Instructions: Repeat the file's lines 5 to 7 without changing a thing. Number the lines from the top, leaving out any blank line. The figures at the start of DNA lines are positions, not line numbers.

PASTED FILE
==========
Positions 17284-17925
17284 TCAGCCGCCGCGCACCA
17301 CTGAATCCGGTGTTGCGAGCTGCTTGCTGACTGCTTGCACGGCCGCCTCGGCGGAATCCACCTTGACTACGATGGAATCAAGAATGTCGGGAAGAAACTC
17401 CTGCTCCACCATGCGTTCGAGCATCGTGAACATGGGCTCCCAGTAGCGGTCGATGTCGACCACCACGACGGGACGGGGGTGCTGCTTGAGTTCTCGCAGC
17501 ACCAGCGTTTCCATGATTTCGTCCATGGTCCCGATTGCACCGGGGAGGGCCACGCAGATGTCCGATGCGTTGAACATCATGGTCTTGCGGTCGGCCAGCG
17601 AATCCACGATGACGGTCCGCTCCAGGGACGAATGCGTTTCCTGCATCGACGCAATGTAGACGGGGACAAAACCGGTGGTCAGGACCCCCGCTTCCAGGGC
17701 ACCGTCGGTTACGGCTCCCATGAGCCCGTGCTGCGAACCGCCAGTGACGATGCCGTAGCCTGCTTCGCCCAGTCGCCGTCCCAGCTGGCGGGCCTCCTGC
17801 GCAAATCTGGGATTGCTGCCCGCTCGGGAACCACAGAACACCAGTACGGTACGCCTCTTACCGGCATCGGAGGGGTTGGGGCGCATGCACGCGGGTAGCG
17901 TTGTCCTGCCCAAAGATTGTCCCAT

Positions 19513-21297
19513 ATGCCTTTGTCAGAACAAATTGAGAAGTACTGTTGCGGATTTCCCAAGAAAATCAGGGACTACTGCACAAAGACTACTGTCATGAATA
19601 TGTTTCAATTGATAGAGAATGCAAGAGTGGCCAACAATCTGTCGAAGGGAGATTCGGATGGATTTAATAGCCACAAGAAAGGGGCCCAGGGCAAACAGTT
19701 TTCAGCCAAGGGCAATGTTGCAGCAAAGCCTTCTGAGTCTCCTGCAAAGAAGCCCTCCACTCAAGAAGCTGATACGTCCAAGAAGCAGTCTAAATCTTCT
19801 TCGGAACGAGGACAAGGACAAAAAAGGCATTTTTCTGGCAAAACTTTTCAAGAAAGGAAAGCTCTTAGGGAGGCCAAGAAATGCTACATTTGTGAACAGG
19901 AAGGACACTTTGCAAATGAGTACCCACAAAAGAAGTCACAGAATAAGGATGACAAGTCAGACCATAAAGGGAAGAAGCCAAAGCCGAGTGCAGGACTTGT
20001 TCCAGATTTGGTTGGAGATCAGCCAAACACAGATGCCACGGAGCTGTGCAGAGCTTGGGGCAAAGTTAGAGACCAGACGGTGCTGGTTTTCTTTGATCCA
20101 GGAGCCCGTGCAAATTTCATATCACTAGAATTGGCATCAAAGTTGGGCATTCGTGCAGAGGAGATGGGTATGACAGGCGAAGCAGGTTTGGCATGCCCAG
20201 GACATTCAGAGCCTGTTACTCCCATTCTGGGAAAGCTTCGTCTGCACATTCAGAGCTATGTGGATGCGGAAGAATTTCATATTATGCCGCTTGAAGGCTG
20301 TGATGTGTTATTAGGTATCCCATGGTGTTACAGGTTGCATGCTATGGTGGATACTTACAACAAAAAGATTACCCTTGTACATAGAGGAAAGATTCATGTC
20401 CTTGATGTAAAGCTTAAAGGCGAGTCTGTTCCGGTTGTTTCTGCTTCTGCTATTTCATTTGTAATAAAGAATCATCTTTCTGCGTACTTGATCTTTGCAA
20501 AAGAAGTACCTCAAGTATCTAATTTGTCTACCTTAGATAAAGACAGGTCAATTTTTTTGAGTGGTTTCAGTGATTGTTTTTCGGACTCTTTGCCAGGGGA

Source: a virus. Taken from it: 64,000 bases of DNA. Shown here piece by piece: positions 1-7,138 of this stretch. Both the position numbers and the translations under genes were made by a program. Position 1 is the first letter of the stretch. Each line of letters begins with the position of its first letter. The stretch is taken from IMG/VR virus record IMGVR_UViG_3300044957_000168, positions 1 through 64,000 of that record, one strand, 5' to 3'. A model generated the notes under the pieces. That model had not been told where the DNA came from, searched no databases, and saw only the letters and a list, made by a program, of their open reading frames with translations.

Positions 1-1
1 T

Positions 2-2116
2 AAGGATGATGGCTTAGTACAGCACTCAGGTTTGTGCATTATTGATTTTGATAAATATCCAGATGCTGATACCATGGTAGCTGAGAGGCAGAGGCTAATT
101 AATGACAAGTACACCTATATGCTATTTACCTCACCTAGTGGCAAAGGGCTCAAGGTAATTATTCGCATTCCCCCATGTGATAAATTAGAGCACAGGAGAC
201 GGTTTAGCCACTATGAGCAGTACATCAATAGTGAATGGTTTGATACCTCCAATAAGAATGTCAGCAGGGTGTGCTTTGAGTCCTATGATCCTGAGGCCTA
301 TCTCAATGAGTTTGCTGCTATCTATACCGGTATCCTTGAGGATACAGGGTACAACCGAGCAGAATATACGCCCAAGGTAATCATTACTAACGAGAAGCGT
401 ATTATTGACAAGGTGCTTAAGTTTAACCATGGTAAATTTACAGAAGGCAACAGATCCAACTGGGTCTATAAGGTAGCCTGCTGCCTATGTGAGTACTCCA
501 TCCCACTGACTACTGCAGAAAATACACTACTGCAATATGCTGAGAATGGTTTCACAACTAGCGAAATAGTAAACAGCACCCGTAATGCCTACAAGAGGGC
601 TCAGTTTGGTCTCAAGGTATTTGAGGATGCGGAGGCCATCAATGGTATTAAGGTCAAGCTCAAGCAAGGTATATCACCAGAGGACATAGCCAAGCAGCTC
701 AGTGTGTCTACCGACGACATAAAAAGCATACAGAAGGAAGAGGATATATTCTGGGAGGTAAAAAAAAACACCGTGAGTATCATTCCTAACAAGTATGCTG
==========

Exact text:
17501 ACCAGCGTTTCCATGATTTCGTCCATGGTCCCGATTGCACCGGGGAGGGCCACGCAGATGTCCGATGCGTTGAACATCATGGTCTTGCGGTCGGCCAGCG
17601 AATCCACGATGACGGTCCGCTCCAGGGACGAATGCGTTTCCTGCATCGACGCAATGTAGACGGGGACAAAACCGGTGGTCAGGACCCCCGCTTCCAGGGC
17701 ACCGTCGGTTACGGCTCCCATGAGCCCGTGCTGCGAACCGCCAGTGACGATGCCGTAGCCTGCTTCGCCCAGTCGCCGTCCCAGCTGGCGGGCCTCCTGC